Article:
Just to be clear though - on no account should all this result in your being better prepared when you actually get to the window. Under no circumstances must you open your folder and take the time to put your papers in order. That's what the window is for, after all. Nor should you assume that anything the person behind the counter says to anyone else (or anything written on, say, an official notice board) has any relevance to you. It may be part of some elaborate practical joke. And besides, you're special - there must be separate guidelines for people like you.
When the blessed time arrives and you do get to the window, here's what you should do. First, remember that the person behind the counter may look like a sweet middle-aged lady, but she is NOT a human being and must under no circumstances be treated with courtesy. You wouldn't say 'good morning' or 'please' or 'thank you' to an airline stewardess, would you? Well, this is the same thing.
Next, always be sure to explain, in a loud, clear voice, what you're doing there. Sure, it's the counter for passport renewal, but that doesn't mean that everyone who comes there wants to get their passport renewed. Who knows what other people might be standing here trying to do. Best to explain the situation first (ideally starting with your birth, and taking it slowly from there) just so there's no confusion.
Once you've got that out of the way and are quite sure the lady behind the counter understands what you're there for, open your magic polythene bag, fish around in it for at least one minute (careful, not too fast bringing things out of the bag now, you don't want to depressurise too quickly and end up with the bends) then pull out your form  and hand it over. Just the form, mind you. It's way too early to hand over any of the documentation that goes with it. A good passport application is like foreplay. You have to make it last. Wait for the lady behind the counter to ask for your old passport, photocopies of your visa documents, etc. Make sure you spend at least two minutes rummaging around in your bag for each one, just to build up that sense of suspense. See if she notices that you haven't signed the form - it's a good sign if she does. Once you've got past that you're practically in a relationship. Now you can feel comfortable explaining how you had no idea that when they said 'Paste a Passport Photo Here" they actually wanted you to paste a passport photo there. Of course you've got a passport photo. Rummage, rummage. See, here it is. You just don't have any gum. Oh, look, a glue stick. The joys of modern technology. What's that? Three more pictures. Yes, yes, of course you have those too. Rummage, rummage. One. Rummage, rummage. Two. Rummage, Rummage. Three. There.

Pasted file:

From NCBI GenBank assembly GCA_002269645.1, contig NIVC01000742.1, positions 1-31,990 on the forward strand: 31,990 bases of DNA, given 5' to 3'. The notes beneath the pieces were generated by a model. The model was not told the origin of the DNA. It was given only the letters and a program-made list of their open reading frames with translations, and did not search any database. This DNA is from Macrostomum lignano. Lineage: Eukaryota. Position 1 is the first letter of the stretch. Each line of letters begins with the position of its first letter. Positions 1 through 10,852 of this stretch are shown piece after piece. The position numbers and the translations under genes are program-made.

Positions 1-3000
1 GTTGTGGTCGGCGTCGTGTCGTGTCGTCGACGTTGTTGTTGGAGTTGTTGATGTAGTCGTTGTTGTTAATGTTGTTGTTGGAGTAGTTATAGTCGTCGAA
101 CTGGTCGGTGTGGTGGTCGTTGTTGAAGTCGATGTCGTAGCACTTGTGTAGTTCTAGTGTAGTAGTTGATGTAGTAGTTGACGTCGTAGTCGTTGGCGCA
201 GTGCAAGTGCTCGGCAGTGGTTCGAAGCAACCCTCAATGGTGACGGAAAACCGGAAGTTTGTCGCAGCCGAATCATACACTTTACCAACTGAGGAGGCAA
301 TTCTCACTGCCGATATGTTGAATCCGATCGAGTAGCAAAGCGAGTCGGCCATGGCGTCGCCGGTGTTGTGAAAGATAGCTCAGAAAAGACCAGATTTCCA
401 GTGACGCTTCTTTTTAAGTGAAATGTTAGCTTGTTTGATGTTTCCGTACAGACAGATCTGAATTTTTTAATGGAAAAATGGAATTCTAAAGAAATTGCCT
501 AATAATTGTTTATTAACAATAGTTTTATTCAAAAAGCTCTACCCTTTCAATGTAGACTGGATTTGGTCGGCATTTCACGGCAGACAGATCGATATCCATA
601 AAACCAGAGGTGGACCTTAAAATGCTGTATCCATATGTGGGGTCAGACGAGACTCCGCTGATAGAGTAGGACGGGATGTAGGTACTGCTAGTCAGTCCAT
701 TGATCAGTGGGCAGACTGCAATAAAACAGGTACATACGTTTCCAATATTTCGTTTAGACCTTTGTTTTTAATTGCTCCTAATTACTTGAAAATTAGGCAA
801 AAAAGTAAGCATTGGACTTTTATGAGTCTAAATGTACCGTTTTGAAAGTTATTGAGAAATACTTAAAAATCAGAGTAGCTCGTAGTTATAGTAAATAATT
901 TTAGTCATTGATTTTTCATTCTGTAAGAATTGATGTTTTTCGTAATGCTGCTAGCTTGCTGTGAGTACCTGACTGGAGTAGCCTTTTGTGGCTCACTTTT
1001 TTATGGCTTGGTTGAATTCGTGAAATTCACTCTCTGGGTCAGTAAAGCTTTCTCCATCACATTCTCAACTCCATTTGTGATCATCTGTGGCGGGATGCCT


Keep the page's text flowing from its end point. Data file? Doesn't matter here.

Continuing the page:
What's that? All done now? But when should you come back to collect it? At 4.30? But when at 4.30? What if you come before 4.30? What if you come at 4.31? Will your passport turn into a pumpkin? Where should you come back to? Here? This window? Will the same person be behind the counter? Can someone else come to collect it for you? (you must ask this - even if you plan to come yourself - it's always good to know). Is she absolutely certain you'll get it today. Promise? God promise?
Right then, 4.30. Accha, okay. Oh, but madam, I also wanted to give in an application for my son. Yes, madam, my six year old son. He's right here, madam. Tinku beta, yahaan aao. Rummage. Repeat.
And these are just the general instructions. There are also the special instructions for people with wives, families, etc.
1) There is no playing ground more conducive to a child's physical and mental development than a crowded room full of strangers. If you're bringing your five year old brat along with you (mostly because you're too cheap to hire a sitter), be sure to let it romp around running into other people. Do not encourage it to apologise when it does so. This would be 'talking to strangers' - a definite no, no. On the other hand, encourage your brat to get in plenty of loud shouting in order to improve its lung power. Standing on the other side of the room from your brat and talking to it from there is a good strategy for this.